Tuesday, November 1, 2016



An adult Wirrn from THE ARK IN SPACE. Originating from Andromeda, these aliens are "almost too horrible to think about."

ALTHOUGH the script for what would become the DOCTOR WHO adventure THE ARK IN SPACE was commissioned during Barry Letts' show running tenure, it fell to incoming producer Philip Hinchcliffe and script editor Robert Holmes to bring this classic tale of bodily possession to life. Screened as the second story of the programme's Season Twelve, and scripted by Holmes from an original draft by John Lucarotti, it tells of the insectoid Wirrn Queen laying eggs inside cryogenically-preserved humans on the future space "ark" Nerva; when the eggs begin to hatch and the monsters start to absorb homo sapien knowledge as well as their bodies, The Doctor (Tom Baker), Sarah Jane (Elisabeth Sladen) and Harry (Ian Marter) team up with revived humans to lure hatched Wirrn into a shuttle craft and blast them into space.

THE ARK IN SPACE's body horror is played out in Roger Murray-Leach's brightly lit, clinical sets, and its claustrophobia and trails of green slime couldn't have been further from the atmosphere of the previous serial, ROBOT. Noah (Kenton Moore)'s unnerving cell-by-cell mutation into an insectoid not only recalls the fate of Carroon in THE QUATERMASS EXPERIMENT, but provides a bridging point for body-destruction explored in major motion pictures such as ALIEN and THE THING (the shuttle craft finale also provides a nod to Ridley Scott's film). The Wirrn grubs and flesh of Noah's transforming hand were constructed primarily from then new bubble-wrap packaging and sprayed green, and to further illustrate the show's queasy hue, the opening titles to Part One were green-tinted as an experiment but consequently dropped.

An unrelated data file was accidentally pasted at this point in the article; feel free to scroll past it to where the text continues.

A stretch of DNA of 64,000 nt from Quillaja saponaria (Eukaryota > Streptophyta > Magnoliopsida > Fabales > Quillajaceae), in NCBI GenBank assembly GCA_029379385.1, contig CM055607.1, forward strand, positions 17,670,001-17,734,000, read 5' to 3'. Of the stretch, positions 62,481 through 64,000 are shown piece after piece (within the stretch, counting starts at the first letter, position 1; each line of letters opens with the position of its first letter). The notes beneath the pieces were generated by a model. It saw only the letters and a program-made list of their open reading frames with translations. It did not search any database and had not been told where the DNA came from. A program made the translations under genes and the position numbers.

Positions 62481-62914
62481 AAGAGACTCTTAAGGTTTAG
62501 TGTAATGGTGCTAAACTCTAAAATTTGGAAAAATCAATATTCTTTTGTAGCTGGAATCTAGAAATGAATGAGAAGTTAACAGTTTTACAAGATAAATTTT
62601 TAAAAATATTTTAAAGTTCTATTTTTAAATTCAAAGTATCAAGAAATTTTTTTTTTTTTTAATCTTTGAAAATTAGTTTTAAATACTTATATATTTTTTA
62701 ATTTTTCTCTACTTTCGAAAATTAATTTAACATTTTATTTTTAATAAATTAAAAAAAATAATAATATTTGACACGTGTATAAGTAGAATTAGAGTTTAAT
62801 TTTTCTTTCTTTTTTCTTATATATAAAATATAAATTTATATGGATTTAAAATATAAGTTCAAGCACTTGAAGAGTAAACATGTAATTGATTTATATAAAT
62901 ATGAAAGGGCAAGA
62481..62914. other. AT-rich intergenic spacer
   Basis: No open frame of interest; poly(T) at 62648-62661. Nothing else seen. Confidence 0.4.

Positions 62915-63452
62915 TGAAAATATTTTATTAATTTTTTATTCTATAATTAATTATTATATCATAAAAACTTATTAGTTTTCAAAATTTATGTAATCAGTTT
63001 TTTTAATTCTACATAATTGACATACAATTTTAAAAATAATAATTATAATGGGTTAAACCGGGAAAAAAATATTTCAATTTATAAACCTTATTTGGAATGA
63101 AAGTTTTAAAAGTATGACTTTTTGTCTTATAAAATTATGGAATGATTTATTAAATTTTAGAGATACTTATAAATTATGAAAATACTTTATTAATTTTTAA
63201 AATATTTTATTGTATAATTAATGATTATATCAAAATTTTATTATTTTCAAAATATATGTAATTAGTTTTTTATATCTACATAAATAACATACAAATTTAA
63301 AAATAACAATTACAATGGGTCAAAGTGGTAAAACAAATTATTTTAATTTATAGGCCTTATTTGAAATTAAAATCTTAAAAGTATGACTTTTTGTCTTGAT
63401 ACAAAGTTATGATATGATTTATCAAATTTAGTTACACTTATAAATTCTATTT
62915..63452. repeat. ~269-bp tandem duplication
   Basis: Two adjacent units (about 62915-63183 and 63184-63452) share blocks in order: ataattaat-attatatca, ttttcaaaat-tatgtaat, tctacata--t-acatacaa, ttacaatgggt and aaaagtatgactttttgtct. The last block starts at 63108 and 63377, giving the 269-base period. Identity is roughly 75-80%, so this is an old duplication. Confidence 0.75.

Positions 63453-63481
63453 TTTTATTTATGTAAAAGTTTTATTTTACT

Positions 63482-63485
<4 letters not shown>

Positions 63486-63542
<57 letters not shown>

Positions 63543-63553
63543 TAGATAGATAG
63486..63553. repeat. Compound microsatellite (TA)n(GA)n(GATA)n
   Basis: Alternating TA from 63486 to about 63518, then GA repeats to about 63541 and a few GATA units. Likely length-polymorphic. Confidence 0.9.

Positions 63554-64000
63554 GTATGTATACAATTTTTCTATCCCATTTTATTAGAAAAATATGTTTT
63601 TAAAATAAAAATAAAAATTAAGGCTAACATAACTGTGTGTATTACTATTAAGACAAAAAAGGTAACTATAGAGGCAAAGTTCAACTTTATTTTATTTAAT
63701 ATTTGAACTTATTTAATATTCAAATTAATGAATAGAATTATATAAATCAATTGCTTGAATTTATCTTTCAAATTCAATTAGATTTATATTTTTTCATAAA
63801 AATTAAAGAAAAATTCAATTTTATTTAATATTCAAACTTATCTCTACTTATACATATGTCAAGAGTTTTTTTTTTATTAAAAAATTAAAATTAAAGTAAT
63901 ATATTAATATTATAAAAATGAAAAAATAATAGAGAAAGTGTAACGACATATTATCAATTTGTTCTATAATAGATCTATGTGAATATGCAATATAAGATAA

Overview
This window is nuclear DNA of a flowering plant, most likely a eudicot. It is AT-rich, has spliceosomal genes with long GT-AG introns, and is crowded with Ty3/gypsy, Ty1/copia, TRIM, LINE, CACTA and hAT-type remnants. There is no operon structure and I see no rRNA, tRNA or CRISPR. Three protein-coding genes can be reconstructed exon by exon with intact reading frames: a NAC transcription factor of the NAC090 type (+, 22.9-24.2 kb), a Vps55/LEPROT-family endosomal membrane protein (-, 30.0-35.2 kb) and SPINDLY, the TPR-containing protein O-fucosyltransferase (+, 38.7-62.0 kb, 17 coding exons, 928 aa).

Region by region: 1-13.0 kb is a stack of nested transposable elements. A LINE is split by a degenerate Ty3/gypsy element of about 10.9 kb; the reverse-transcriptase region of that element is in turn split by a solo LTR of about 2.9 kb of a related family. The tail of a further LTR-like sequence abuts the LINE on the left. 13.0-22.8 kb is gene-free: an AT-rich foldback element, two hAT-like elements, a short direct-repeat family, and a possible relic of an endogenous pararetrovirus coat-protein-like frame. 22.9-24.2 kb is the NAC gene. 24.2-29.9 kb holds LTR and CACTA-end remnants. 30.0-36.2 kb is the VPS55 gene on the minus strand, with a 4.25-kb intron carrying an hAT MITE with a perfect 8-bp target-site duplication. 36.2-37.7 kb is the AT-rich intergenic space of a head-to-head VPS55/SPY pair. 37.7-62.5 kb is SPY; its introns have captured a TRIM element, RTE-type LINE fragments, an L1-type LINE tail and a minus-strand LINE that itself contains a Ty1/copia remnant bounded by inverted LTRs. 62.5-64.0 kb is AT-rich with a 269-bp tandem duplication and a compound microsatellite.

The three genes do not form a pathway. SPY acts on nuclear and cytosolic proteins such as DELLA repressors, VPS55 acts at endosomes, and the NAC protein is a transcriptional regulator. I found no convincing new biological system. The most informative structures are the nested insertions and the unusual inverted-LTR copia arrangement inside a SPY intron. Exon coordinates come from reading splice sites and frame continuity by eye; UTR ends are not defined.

THE MASQUE OF MANDRAGORA is one of the most literate of all DOCTOR WHO's; not only is Mandragora the latin for the plant Mandrake, which in folklore is said to have magical qualities, the serial has also been equated to Hamlet's discussions on the supernatural.

The Fourteenth Season of DOCTOR WHO opened with two stories that also explored the Hinchcliffe/Holmes brand of control. THE MASQUE OF MANDRAGORA is a sumptuous costume drama set during Renaissance Italy (which was actually filmed in Portmeirion). The TARDIS lands unwittingly carrying Mandragora energy, that possesses an underground cult - the outlawed Brotherhood of Demnos - intent on dragging the world back to the Dark Ages. Portmeirion's locations fit in perfectly for 15th century Italy, as the architect for the Welsh village - Sir Clough Williams-Ellis - was inspired by the Italian harbour town of Portofino. This mixture of history and black magic come to life in Louis Marks' intelligent scripts, using the Madragora Helix to symbolise superstition that would be negated by science ("the dawn of a new reason"), and Barry Newbery's design for the wood-panelled console room is a thing of beauty.

THE HAND OF FEAR is set on contemporary Earth, and sees Sarah Jane possessed by the fossilised hand of Kastrian Eldrad (Judith Paris/Stephen Thorne), a criminal who was destroyed in space as punishment for attempting to wipe out his own race. Sarah Jane hijacks a nuclear reactor where radiation recreates the creature; regenerated, Eldrad persuades The Doctor to take him back to Kastria, but the planet has been destroyed by King Rokon (Roy Skelton) in case Eldrad should ever return. At its conclusion, The Doctor receives a summons from the Time Lords, forcing him to leave Sarah on Earth; this action would result in the ground-breaking THE DEADLY ASSASSIN.

Judith Paris as the reconstituted Eldrad in THE HAND OF FEAR.

Disembodied hands have a long tradition in pop culture. Amicus in particular enjoyed the malevolent severed organ, and here the impressively realised digit is brought to life by Steve Drewett and CSO. But this is a serial for the women; in her female form Eldrad presents a ruthless beauty, and Sladen is threatening while under the influence, then feistily accepting in her farewell scene. In fact, THE HAND OF FEAR is the perfect story to showcase the most popular of the Time Lord's assistants. Sladen appeared in eighty episodes between 1973 and 1976, and through subsequent audio dramas, reboot appearances and spin-offs, new generations could also fall in love with her grounded yet infectious charm. Sladen's swift death from pancreatic cancer in April 2011 left the Whovian community in shock, and BBC Four fittingly showed THE HAND OF FEAR as a tribute to Sladen's timeless appeal.